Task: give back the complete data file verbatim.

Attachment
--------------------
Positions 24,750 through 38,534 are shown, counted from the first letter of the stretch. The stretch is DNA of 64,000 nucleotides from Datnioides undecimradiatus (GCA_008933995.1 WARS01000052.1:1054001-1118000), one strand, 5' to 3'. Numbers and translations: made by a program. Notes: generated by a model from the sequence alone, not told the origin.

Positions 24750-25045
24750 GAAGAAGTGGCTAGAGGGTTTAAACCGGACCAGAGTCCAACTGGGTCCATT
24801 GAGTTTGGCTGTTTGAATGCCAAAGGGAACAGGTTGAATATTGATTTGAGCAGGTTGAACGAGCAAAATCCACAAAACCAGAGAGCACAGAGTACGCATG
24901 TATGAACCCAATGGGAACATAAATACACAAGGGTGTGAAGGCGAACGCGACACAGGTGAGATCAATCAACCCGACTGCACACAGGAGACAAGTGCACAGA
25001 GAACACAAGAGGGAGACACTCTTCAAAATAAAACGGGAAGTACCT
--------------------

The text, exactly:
Positions 24,750 through 38,534 are shown, counted from the first letter of the stretch. The stretch is DNA of 64,000 nucleotides from Datnioides undecimradiatus (GCA_008933995.1 WARS01000052.1:1054001-1118000), one strand, 5' to 3'. Numbers and translations: made by a program. Notes: generated by a model from the sequence alone, not told the origin.

Positions 24750-25045
24750 GAAGAAGTGGCTAGAGGGTTTAAACCGGACCAGAGTCCAACTGGGTCCATT
24801 GAGTTTGGCTGTTTGAATGCCAAAGGGAACAGGTTGAATATTGATTTGAGCAGGTTGAACGAGCAAAATCCACAAAACCAGAGAGCACAGAGTACGCATG
24901 TATGAACCCAATGGGAACATAAATACACAAGGGTGTGAAGGCGAACGCGACACAGGTGAGATCAATCAACCCGACTGCACACAGGAGACAAGTGCACAGA
25001 GAACACAAGAGGGAGACACTCTTCAAAATAAAACGGGAAGTACCT